Justin Lucas reports that "off the plan" contracts for the sale of land in Victoria are under attack again. The Victorian Supreme Court determined this month that the registration period specified in off the plan contracts is not capable of being extended. Such contracts routinely provide a right for the developer to extend the registration period in order to allow sufficient time for the plan of subdivision to be registered. The decision means that developers cannot rely on time extension clauses but must, before signing up purchasers, ensure that their contracts specify a sufficient period for registration or risk purchasers having an entitlement to avoid the contract.

In Victoria, unsubdivided land may be sold "off the plan" subject to compliance with certain rules aimed at consumer protection provided in the Sale of Land Act. One rule is that the contract "specify" a period for the registration of the plan of subdivision after which either party may terminate the contract (if the plan has not been registered). Since this requirement was introduced in the early 1990s, off the plan contracts have routinely provided a right for the developer to extend the stated time frame due to delays or as of right for a specified period.

The case involved a multistorey apartment project. The land sale contracts for the project specified a 30 month period for registration of the plan ending around late January 2009. The developer gave notice on three occasions purporting to extend the registration date, in aggregate, to 31 May 2009. Each extension notice was given before the expiry of the registration period as extended.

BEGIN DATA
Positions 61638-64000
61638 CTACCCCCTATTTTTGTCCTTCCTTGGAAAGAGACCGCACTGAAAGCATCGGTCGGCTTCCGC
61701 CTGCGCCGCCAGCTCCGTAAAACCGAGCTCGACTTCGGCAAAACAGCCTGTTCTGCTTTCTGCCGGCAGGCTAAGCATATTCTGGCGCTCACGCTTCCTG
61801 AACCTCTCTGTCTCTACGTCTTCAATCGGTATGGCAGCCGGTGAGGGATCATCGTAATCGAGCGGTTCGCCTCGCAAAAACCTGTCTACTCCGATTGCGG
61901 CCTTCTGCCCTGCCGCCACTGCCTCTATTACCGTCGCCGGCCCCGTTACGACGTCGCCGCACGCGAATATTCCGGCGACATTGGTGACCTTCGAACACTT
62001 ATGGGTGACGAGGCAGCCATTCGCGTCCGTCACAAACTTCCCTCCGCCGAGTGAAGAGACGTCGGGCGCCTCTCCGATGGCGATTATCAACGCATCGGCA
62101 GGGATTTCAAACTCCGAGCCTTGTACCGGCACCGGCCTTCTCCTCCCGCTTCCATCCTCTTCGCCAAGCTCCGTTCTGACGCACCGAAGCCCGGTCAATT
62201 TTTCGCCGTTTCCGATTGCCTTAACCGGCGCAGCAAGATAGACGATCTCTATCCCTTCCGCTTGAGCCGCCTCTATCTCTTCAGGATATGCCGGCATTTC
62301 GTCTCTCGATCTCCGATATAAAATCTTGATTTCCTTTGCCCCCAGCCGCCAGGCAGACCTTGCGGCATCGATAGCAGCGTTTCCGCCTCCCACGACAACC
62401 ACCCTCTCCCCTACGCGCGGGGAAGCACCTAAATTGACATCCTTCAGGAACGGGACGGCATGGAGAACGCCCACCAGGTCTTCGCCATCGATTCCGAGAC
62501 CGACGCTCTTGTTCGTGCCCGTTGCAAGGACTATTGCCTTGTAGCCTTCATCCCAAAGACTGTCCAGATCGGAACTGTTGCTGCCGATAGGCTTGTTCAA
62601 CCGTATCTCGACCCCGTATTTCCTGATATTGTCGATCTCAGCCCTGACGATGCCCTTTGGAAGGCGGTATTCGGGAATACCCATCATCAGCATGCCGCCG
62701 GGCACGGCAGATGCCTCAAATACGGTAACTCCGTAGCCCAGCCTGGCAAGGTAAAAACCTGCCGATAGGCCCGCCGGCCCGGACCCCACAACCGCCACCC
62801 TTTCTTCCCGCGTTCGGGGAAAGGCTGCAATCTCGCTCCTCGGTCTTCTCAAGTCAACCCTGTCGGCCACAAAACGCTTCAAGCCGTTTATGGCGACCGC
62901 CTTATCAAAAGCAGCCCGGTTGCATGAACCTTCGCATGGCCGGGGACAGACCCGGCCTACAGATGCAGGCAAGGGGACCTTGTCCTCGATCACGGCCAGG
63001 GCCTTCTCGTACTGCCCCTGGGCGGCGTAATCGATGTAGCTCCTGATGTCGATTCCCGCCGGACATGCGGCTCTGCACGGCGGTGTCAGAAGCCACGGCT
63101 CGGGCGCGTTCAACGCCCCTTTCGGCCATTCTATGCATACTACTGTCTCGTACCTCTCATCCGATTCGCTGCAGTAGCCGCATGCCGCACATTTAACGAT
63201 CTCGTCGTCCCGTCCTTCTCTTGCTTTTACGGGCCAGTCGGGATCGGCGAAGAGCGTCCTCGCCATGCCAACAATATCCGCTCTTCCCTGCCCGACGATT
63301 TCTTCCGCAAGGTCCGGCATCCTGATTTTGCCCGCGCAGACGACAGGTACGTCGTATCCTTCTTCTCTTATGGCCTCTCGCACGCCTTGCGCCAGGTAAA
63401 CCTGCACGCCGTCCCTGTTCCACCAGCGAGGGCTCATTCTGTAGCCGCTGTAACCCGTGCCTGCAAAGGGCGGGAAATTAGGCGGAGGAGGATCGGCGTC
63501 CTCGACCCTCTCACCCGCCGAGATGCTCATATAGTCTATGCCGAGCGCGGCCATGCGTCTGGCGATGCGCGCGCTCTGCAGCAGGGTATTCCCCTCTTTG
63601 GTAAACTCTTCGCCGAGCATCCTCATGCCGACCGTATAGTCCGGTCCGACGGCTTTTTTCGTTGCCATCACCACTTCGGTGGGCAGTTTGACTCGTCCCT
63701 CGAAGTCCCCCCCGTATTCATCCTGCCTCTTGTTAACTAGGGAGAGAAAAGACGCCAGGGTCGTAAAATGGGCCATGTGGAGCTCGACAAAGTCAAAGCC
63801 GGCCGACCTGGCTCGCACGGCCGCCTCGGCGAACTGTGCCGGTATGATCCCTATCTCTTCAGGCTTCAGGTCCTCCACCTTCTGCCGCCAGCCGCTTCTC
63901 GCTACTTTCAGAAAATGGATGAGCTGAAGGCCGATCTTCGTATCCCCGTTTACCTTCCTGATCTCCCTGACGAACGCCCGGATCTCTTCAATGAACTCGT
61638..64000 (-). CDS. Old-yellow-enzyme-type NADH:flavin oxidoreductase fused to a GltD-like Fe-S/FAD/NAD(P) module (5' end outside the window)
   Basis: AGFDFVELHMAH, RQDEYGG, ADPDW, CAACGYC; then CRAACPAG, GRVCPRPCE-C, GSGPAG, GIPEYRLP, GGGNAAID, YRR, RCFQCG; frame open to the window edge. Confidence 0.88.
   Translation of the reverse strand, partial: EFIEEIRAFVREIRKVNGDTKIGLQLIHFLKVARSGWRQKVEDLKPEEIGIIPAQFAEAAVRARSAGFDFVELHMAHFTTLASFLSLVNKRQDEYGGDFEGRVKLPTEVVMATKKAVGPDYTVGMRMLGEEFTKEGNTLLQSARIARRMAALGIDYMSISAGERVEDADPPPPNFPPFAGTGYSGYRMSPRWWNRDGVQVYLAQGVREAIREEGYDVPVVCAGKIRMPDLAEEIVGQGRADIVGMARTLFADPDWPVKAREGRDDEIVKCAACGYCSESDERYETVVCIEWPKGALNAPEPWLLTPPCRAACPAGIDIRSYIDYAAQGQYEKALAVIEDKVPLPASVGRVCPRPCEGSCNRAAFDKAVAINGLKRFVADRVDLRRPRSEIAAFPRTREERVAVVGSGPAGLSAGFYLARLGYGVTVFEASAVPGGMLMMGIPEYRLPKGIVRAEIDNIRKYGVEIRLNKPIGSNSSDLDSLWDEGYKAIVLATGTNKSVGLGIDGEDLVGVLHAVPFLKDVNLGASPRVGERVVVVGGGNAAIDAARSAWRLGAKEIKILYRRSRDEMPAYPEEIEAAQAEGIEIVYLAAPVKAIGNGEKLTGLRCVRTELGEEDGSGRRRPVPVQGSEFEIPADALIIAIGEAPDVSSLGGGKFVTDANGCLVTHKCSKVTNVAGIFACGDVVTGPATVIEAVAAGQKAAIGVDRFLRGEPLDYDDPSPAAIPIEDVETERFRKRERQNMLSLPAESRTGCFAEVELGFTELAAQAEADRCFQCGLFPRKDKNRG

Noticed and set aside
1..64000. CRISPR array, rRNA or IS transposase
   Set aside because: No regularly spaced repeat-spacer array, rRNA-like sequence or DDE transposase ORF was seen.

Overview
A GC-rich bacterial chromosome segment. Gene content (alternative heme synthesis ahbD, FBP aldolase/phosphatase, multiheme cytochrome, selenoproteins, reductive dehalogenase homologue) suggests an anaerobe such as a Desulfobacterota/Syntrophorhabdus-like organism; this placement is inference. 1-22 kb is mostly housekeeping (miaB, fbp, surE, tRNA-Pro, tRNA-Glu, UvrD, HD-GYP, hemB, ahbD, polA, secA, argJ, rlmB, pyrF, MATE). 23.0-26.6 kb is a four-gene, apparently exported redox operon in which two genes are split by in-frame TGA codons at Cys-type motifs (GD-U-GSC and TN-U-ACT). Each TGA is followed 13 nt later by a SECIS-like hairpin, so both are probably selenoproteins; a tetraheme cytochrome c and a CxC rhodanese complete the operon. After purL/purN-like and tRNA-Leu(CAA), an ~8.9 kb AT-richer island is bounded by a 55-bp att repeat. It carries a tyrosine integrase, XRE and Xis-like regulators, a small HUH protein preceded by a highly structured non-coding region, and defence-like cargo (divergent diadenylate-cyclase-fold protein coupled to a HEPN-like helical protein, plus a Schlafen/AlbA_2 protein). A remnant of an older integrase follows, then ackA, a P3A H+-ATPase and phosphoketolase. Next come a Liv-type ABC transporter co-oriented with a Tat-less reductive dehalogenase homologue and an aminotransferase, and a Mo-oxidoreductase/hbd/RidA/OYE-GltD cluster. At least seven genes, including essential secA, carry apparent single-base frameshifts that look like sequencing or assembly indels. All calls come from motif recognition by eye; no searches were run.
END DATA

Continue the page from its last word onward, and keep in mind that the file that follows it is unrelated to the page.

On 27 March 2009, the purchaser purported to terminate the contract arguing that the extensions were invalid. The developer sought to enforce the contract.

In the decision published on 5 June 2009, a single judge of the Victorian Supreme Court held that the period for registration under an "off the plan" contract, once stated in the contract, cannot be changed.

After reviewing the history of the introduction and progressive amendment of the relevant consumer protection provisions, the Court concluded that the purpose of the provisions was to provide purchasers with certainty. Accordingly, the Court determined that the time frame, once stated in the contract, is not capable of being subsequently changed in a way that binds the purchaser. This was held to apply even where the purchaser subsequently agrees to the change. Equally, it extends to defeat the operation of any provision of the contract that would have the effect of changing the registration date.

An appeal against the decision was lodged on 19 June, so it is not yet clear whether the decision will ultimately stand.

As market leaders in property law, we will be raising the impact of this decision with government, through appropriate industry bodies, seeking legislative reform to protect projects, jobs and security of the industry.

Until the appeal is determined, developers and other vendors of land off the plan should ensure that the period allowed for registration is more than ample or risk purchasers having an entitlement to terminate.